After a long hard winter, at least up here in the Northeast, the sun is coming out more often and several feet of snow has turned into a few inches of grey yuckiness. It’s time to think spring – and when I think of spring – I think green! Growing things, and saving money while doing it. Starting a vegetable garden is a great way to get outside, be healthy and stay frugal.
Saving Money with a Vegetable Garden
I started with three containers (big white buckets) full of compost and soil, and grew tomatoes – two cherry tomato plants and one giant hybrid variety. Let me tell you, if you’ve never had a fresh homegrown tomato, you don’t know what you are missing. Considering that the price of tomatoes skyrocketed last year, I think I got my money’s worth. But anyway….
If you have a yard, and can spare a few square feet, try putting in a small garden. “Victory gardens” were all the rage back during World War II and gardens sprung up all over the place. Well, in times like these where many folks are cash strapped, we can take a few tips from our grandparents and get growing! (We should probably change the name to “economic survival gardens” but the idea is the same…)
It’s really a great project to get the kids involved in, and it can be quite therapeutic to be digging in the dirt, getting back “in touch” with the earth.
Easy Plants to Grow
Here are a few of the plants that are easy to grow, and give a pretty good yield:
If you are going to put in plants like tomatoes or peppers or cucumbers, you need to either start the plants indoors, or buy them at a greenhouse , supermarket or hardware store. Being frugally minded, I recommend starting the plants yourself indoors. The worst that can happen is that they fail, and you have to buy some starter plants later. It’s worth a shot – just some packets of seed, a bag or two of potting soil and some small containers. Here’s a good article about starting plants indoors.
Here’s a powerful secret – there are certain plants that grow very, very well together and actually help each other grow. They are called companion plants.
For example, if you are growing tomatoes, tomatoes love carrots (that’s actually the title of a book about companion planting. ) Tomatoes also love onions, chives, and parsley. Here’s a link to a great chart over at Wikipedia about companion planting. Tomatoes however do not like cucumbers, corn, peas, potatoes or cabbages, so you would not want to put them together.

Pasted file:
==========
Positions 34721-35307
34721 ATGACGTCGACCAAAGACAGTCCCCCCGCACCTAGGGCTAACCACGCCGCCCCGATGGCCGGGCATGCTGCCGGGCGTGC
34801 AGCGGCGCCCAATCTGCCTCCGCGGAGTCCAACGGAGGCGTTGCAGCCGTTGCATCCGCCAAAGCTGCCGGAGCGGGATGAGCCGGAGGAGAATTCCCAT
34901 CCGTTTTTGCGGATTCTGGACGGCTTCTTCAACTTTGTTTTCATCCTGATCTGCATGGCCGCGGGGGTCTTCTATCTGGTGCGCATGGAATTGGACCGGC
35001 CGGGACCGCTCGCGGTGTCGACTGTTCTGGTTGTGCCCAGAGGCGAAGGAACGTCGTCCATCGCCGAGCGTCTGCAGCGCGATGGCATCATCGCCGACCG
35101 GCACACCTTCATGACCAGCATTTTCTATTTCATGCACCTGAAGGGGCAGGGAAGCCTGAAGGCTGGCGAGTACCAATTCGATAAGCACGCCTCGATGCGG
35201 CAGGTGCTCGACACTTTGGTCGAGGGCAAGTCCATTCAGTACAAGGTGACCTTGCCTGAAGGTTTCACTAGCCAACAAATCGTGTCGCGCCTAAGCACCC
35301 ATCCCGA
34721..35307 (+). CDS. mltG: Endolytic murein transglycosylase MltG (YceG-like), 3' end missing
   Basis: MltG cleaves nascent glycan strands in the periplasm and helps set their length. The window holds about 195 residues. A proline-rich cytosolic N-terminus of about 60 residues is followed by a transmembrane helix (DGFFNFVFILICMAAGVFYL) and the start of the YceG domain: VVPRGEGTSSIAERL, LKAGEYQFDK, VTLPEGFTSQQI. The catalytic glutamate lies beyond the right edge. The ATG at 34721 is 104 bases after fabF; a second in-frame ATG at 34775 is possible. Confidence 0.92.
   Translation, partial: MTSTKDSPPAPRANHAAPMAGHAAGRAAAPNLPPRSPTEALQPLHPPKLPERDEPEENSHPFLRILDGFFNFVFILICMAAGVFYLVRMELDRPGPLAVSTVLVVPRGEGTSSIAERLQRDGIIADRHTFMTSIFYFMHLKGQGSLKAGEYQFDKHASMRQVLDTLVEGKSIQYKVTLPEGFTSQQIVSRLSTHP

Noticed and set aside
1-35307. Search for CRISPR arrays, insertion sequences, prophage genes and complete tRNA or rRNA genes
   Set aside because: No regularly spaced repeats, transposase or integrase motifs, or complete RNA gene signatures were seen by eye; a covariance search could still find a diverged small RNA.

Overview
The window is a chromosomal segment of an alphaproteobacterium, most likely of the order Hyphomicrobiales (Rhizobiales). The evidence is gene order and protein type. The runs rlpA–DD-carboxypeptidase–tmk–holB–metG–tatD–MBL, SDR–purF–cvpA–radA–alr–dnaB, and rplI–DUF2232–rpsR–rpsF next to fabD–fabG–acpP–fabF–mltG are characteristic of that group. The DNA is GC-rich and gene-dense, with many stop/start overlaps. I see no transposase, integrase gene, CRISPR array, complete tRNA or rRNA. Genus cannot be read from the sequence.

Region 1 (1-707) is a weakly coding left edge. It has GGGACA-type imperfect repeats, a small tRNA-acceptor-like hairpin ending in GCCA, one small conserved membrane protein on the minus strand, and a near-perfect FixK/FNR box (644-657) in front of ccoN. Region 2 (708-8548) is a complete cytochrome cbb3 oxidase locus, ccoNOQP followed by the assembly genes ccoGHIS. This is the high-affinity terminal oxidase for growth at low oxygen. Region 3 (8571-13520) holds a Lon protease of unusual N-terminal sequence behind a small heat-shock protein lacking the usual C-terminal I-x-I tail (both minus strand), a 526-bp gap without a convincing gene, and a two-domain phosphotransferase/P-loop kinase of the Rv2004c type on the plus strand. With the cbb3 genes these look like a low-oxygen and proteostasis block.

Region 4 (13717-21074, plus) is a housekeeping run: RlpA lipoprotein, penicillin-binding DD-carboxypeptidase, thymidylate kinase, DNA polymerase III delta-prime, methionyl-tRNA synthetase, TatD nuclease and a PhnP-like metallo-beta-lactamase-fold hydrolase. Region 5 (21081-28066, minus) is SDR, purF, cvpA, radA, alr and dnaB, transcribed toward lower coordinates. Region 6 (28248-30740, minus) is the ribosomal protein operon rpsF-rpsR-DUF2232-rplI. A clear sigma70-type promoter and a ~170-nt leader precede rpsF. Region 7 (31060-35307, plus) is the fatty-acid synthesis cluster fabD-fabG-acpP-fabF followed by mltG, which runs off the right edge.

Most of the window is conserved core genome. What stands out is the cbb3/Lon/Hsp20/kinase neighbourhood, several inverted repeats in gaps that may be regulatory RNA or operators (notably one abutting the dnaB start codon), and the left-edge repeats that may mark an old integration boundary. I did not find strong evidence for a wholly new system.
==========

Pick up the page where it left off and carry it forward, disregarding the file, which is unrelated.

If you have room in your yard, you might try and imitate several tribes of Native Americans and grow the “Three Sisters” – Corn, beans and squash. Apparently, the corn grows and supports the beans, and the squashes provide ground cover eliminating most weeds. (Companion planting is not a new idea, just a good one!)
Container Gardens and Indoor Gardening
So, you live in an apartment and don’t have a yard? Got a window? You can grow all sorts of small vegetables and herbs in a sunny window, or supply some grow lights. I would recommend herbs, since herbs can get pretty expensive – and the fresh ones taste so much better – making the most mundane dishes come alive. It can also be a real kick snipping fresh herbs off your window garden while cooking! (If you get really good at this, small potted herbs are a cute gift, and can turn into a little part time home based business for you!)
Got a little bit of space, but can’t really dig up the yard? Try a container garden! Any old bucket , or box will do. You can even grow some vegetables hanging off a balcony, or porch. (Don’t be fooled by those TV infomercials about the upside down tomatoes in a bag … Here’s a link to making your own upside down tomato planter. It’s not rocket science!) Anybody with a square foot or two in a sunny spot can grow something.
There are resources all over the web about gardening, and rather than point them all out, here’s a few searches you can use that will get you started in the right direction.
- companion planting
- container gardening
- small space gardening
- square foot gardening
- indoor gardening
- herb garden
- high yield gardening
Do you have any of your own gardening experiences that you’d like to share? Let’s get growing!